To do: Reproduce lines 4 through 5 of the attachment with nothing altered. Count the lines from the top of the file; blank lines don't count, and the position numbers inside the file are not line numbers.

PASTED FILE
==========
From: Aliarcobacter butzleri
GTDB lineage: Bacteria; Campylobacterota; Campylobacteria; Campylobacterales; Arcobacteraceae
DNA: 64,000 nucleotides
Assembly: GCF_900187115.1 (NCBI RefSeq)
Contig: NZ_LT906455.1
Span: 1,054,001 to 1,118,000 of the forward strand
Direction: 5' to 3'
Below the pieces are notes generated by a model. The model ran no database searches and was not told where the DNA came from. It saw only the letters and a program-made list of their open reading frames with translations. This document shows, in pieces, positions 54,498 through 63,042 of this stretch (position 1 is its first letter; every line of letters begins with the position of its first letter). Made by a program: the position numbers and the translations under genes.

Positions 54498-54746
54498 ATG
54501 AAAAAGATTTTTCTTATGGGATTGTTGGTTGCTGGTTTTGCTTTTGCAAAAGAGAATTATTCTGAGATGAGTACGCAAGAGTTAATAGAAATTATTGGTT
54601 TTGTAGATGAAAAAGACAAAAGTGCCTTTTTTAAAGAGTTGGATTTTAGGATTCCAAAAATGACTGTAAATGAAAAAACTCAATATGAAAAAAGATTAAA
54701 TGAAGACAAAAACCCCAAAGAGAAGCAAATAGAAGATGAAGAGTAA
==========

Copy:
Assembly: GCF_900187115.1 (NCBI RefSeq)
Contig: NZ_LT906455.1